The post with the most views on this site is and has been for quite some time how to add simulated tilt-shift using Photoshop. Since that was written quite some time ago and for Photoshop Elements I wanted to write an updated version using Photoshop CC. Also to simplify the effect even further.
I came across a movie by Peter Hurley about the importance of jawline in portrait photography. Looking at the examples he provide it is clear how a portrait can change fundamentally with the slightest movement from your model. I highly recommend this move/tutorial for all photographers wondering why their portrait photos just wont look professional. Myself; I learned lots from it!
This is a quick tutorial on how to use GIMP for colorizing a black and white photograph. The technique is described in general instead of in detail since each photograph will be unique in its own composition. The photograph I used is of Albert Einstein (and I borrowed the photo from this site) and this is one of my favorite photo of him since there is something beautiful over the playfulness in his smile.
Start off with a black and white photo. The wider spectrum of grey tones and the more dynamic the photo is, the better the end result will be.
Create a new layer
Select the brush tool and with the new layer selected, paint with a warm orange color over all parts of the portrait where you want skin.
Advanced:You can start of by a large brush and go into more details using the eraser afterwards.
When you have painted parts of the photo where there is visible skin, with the selected layer in the Layers toolbox, change the blending type to multiply. Using the transparency of the slider you can adjust the strength of the color.
Do the same for the other parts of the image you want colorized, adding a new layer for each new color. Set each layer to blending type, Multiply when finished.
When all parts have been colorized, right click on any of the layers in the Layers toolbox and select Flatten image.
Advanced:Using Color adjust, you can set the overall color to meet your goal or to tweak the full color range. It can also be used to ting the part of the photo which was not colored into a warmer or colder tone.
When we are to take a photograph of a flowing waterfall, the waves of grass on a field or perhaps the dreamy slow flow of a small creek it is easy to end up with an image where all seem frozen. The feeling of the location that was so clear at the site disappear completely when the photo has frozen the motions that was visible. How to counter this to bring a photo back in which we can save the feeling and the look of what we actually saw?
The reason is that cameras often in automatic modes use a short exposure give us a sharp image where motion often is reduced or removed all together. By instead increasing the exposure time we can bring back the motion into these images and end up with a photo which includes what we tried to remember. A night at the beach by a concrete pier can end up with a photo as below.
Since we will be open up the sensor for quite some time a tripod or something to hold your camera in place is a must. Also, if you are out in daylight or in a setting which is already lit a neutral density filter can prove to be much helpful.
Long exposure photography, a quick guide
Turn the mode dial of your camera to manual mode.The manual mode is often shown as an ‘M’ on the dial on your D-SLR where you can also find modes for aperture priority, shutter priority or the preset modes. Also place the camera body steady using a tripod or similar, all to reduce the shake which will cause blur when we are using longer exposures (lower shutter speed).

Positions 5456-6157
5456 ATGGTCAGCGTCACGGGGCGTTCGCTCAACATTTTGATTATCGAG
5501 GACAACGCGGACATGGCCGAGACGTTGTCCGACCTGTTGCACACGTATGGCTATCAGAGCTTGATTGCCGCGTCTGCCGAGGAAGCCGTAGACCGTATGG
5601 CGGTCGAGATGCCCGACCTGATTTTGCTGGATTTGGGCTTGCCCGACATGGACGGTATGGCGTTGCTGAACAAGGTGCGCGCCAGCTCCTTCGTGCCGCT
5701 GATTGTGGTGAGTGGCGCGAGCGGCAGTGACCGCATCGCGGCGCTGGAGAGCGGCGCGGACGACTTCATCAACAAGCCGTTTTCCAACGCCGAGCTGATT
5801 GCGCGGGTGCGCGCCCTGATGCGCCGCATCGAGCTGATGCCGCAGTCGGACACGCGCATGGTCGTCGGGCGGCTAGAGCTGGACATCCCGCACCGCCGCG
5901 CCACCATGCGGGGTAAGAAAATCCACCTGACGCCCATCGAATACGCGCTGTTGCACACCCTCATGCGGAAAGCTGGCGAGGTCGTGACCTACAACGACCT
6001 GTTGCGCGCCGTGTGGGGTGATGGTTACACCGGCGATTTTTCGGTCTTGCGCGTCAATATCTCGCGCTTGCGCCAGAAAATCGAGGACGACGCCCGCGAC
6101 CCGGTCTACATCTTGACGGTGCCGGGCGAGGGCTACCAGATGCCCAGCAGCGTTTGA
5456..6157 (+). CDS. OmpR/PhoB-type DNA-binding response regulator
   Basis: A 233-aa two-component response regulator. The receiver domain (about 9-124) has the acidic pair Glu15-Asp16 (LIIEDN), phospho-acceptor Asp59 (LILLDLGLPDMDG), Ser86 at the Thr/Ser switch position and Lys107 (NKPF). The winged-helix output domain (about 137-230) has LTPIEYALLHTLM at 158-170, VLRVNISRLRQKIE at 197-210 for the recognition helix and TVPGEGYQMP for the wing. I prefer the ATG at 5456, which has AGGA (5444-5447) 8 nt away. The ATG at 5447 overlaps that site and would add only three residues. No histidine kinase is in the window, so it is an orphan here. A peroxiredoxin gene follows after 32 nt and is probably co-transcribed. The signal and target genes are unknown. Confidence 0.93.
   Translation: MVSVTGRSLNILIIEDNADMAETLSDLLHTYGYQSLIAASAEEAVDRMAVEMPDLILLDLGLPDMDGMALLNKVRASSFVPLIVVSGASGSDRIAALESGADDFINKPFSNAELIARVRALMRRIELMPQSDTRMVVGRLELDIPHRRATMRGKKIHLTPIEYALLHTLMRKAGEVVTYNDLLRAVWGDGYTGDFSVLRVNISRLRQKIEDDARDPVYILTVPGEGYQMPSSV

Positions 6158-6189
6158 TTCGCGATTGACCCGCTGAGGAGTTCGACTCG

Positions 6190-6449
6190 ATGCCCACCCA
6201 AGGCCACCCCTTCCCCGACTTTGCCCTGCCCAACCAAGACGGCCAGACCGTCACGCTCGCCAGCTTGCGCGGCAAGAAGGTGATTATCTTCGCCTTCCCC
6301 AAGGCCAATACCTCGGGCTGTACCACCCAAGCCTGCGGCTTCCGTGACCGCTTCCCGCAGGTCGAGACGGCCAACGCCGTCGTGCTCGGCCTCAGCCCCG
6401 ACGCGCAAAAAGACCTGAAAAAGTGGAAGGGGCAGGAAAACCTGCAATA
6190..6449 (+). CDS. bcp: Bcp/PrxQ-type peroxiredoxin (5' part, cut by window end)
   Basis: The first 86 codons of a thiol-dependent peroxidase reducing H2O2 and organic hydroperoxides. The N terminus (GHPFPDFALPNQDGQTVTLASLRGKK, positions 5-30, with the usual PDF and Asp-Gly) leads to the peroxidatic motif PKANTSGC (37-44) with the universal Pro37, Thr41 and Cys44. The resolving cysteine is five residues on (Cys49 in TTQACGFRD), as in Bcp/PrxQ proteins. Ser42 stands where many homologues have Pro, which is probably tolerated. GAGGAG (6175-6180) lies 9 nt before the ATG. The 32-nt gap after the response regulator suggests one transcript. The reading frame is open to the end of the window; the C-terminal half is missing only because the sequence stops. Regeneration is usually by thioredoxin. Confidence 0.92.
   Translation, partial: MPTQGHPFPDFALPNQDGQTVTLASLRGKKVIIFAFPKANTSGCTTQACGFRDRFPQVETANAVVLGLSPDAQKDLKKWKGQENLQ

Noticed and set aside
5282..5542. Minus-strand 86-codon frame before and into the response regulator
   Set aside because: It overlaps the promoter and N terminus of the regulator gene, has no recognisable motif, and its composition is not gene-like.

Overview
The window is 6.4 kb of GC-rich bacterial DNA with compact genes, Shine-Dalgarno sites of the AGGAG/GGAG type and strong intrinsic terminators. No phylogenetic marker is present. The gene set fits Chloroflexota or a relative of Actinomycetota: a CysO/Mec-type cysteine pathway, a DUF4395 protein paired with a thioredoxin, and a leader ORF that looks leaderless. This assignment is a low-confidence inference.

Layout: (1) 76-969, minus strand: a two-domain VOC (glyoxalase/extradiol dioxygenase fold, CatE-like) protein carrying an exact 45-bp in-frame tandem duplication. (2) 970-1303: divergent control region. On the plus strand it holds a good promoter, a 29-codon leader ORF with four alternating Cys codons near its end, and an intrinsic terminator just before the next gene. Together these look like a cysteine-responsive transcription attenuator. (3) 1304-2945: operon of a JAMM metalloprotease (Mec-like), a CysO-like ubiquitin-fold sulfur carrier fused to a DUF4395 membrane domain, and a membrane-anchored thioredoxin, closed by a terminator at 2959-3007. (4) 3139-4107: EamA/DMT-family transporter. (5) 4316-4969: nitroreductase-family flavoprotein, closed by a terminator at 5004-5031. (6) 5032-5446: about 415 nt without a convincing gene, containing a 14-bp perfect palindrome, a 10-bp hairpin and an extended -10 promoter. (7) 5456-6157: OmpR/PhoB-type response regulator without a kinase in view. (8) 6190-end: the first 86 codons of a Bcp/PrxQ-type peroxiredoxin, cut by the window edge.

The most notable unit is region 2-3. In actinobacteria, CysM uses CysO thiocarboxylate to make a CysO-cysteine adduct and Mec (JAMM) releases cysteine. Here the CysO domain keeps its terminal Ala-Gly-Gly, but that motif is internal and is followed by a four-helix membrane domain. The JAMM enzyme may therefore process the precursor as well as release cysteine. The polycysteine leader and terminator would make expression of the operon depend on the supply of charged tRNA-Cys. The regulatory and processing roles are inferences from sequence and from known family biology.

Lower your ISO to the lowest possible setting, often between 80 and 200 depending on your camera.Since the ISO is a measurement of the sensitivity of the sensor in the camera a low value will require more light to enter the camera to sow up in the photo.
Reduce the aperture to the lowest setting you can use, often about f/22 but can go even higher depending on your lens.The aperture is how big or small the opening or iris is in the lens to let through light into the camera. Beware however that on very small apertures the quality of the photo might be reduced.
If you have neutral density filters, apply these to your lens.The neutral density filter is a filter which goes on your lens which then reduce the amount of light which can pass through the lens into the sensor of your camera. By doing this you can open the shutter for a longer time without getting to much light into the camera and by that, get an overexposed image.
Set an exposure time between two and thirty seconds.The exact amount of time you need to open the shutter is depending on the light conditions you are in. If you are taking photos at dawn the light will change for every minute that pass so you can’t even use the same value for two photos to get the same result! Simply start with a value of a couple of seconds to see if you need more or less. A too dark image need a longer time with an open shutter and a to bright image need a shorter shutter time or that you as a photographer wait until the sun has set some more.
Use a remote trigger. To reduce camera shake even further use a cable release or a remote control or if you have none of these use the timer mode in your camera to delay the photo being taken for a few seconds after you press the shutter release.
Before you start taking photos, walk for a bit and look for settings which would be a great photo. For long exposure photos of water personally I find locations where items are in the water which the waves can crash against to look most stunning.
Always think about photo composition when looking for a location. Foreground and background is just as important as the main subject in shots where you want to show a large area. If you are on a beach, look for stones and drift wood.